Change has been a long time coming for this socially conservative nation. Homosexuality is not illegal in South Korea (or expressly legal), but before the late 1980s the country was ruled by dictatorial regimes and citizens enjoyed few civil liberties, never mind sexual rights. A small and tentative LGBT movement emerged in the 1990s, but even in the year 2000, when prominent actor Hong Seok-chun came out as gay — the first Korean entertainer to do so — he lost all his TV, film and radio contracts.
Why South Korea is really an internet dinosaur
SOUTH KOREA likes to think of itself as a world leader when it comes to the internet. It boasts the world’s swiftest average broadband speeds (of around 22 megabits per second). Last month the government announced that it will upgrade the country’s wireless network to 5G by 2020, making downloads about 1,000 times speedier than they are now. Rates of internet penetration are among the highest in the world. There is a thriving startup community (Cyworld, rolled out five years before Mark Zuckerberg launched Facebook, was the most popular social network in South Korea for a decade) and the country leads the world in video games as spectator sports. Yet in other ways the futuristic country is stuck in the dark ages. Last year Freedom House, an American NGO, ranked South Korea’s internet as only “partly free”. Reporters without Borders has placed it on a list of countries “under surveillance”, alongside Egypt, Thailand and Russia, in its report on “Enemies of the Internet”. Is forward-looking South Korea actually rather backward?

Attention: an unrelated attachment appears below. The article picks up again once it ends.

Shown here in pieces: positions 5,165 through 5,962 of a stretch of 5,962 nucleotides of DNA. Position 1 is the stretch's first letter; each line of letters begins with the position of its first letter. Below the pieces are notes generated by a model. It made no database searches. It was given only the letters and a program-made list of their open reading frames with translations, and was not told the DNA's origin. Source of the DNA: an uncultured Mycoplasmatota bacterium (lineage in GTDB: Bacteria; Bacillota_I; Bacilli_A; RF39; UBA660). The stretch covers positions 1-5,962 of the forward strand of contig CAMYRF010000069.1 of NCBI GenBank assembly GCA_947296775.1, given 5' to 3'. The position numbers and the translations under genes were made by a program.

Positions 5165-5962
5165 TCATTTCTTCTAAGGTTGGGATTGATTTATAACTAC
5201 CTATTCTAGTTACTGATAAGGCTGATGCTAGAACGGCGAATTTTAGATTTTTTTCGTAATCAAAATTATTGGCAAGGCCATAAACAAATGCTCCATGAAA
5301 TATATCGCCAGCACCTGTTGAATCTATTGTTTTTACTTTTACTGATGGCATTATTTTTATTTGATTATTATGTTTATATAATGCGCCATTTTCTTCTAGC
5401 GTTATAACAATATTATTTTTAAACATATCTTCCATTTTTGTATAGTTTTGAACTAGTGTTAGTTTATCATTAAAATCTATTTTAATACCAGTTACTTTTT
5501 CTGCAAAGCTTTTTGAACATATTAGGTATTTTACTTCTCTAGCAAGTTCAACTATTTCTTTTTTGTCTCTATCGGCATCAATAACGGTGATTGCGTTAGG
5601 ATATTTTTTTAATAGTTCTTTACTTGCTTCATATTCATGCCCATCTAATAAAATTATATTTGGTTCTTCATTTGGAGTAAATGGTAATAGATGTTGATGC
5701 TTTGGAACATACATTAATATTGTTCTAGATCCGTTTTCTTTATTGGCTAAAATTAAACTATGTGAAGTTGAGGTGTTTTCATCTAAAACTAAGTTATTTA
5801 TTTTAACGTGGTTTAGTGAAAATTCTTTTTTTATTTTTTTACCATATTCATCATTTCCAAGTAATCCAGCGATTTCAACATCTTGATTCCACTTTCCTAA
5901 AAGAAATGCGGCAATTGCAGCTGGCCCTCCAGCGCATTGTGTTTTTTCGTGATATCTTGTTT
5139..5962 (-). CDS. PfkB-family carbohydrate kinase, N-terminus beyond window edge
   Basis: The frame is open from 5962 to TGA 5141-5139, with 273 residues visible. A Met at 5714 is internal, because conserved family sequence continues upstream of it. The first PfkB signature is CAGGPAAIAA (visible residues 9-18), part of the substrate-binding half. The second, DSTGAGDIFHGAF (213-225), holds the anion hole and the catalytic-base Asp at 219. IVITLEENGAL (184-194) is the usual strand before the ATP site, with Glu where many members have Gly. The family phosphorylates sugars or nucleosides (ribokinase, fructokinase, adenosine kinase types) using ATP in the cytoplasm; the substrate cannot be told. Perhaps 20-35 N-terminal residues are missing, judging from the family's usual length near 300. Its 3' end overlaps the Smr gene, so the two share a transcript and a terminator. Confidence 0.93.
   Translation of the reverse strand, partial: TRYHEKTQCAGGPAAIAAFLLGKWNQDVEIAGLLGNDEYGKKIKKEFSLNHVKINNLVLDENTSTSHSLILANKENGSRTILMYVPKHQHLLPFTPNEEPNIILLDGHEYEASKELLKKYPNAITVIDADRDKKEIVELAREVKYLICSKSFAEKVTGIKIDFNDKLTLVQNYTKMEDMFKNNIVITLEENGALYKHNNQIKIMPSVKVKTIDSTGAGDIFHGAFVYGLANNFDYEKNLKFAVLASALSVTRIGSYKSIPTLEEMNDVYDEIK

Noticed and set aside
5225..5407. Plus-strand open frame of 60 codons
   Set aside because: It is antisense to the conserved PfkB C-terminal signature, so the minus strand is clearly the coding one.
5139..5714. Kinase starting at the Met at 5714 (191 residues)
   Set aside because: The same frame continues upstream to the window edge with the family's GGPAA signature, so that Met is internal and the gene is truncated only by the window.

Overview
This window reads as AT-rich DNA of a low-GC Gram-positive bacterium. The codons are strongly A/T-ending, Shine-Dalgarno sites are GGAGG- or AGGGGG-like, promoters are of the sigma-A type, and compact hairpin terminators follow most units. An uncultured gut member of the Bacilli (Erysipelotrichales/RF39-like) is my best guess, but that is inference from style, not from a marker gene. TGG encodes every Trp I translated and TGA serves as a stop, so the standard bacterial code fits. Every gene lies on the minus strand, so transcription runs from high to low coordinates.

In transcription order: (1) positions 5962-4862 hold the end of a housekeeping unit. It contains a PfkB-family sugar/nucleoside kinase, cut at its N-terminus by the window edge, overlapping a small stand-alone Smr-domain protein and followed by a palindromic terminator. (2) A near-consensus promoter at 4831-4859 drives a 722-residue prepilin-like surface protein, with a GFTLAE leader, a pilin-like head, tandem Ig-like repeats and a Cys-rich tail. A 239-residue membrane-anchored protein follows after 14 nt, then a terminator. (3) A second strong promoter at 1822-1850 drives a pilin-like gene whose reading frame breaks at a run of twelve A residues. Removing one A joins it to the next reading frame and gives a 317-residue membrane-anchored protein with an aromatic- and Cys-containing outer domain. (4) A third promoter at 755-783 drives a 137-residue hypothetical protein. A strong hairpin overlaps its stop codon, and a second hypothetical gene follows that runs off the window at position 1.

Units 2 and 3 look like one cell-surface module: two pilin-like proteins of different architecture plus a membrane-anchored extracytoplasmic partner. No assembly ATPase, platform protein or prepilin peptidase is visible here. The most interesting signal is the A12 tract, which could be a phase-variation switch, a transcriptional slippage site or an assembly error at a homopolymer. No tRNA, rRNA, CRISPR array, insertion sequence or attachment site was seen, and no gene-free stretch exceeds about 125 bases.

State Rep. Patty Kim makes re-election bid official
State Rep. Patty Kim formally announced Monday she’ll seek another term representing the capital city.
Kim, a Democrat and former Harrisburg Councilwoman, represents the 103rd District: Harrisburg, Steelton, Highspire, Paxtang Borough and part of Swatara Township.
“Our community needs someone fighting for them in the State Capitol, and I want to continue to be their voice,” Kim said.
She still has work to do, particularly with respect to income inequality, according to the statement.
To that end, Kim has introduced bills that would increase minimum wage, and expunge records of non-violent offenders who have successfully and productively re-entered their communities.
Brentwood girl one of 40 finalists for $100,000 prize in science research
Brentwood High School Senior Joyce Kang is one of 40 finalists for the Intel Science Talent Search, a competition that challenges high school students to conduct innovative and unexplored research possibilities and possibly win $100,000.